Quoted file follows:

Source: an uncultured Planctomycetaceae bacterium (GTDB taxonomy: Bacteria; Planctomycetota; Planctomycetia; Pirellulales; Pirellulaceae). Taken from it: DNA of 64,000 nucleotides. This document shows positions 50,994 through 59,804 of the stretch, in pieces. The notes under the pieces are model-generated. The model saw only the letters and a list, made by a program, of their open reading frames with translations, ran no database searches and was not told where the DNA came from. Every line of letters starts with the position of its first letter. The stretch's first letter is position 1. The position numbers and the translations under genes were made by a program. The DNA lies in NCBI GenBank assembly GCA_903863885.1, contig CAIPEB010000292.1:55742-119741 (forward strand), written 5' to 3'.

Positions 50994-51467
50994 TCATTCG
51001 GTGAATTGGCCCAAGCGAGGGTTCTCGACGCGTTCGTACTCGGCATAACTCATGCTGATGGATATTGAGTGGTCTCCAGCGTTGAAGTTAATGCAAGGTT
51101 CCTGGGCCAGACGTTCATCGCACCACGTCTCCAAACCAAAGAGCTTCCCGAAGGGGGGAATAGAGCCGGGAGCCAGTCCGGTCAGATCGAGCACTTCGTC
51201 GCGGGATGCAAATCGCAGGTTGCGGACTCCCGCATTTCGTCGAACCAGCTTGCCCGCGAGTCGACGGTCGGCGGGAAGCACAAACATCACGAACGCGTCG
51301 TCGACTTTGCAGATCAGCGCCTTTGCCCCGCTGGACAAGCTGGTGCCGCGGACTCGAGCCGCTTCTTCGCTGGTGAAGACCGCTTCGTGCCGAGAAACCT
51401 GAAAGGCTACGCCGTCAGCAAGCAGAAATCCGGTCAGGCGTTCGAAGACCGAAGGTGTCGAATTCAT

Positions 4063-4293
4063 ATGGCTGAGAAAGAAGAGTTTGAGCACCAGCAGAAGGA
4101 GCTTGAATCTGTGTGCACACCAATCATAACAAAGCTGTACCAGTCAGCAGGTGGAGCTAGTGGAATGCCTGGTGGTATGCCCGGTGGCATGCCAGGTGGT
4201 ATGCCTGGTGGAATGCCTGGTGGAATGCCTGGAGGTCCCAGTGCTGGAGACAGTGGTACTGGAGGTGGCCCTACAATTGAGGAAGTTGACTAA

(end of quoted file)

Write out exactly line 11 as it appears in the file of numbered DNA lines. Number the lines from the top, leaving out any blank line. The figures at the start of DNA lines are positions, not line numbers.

4101 GCTTGAATCTGTGTGCACACCAATCATAACAAAGCTGTACCAGTCAGCAGGTGGAGCTAGTGGAATGCCTGGTGGTATGCCCGGTGGCATGCCAGGTGGT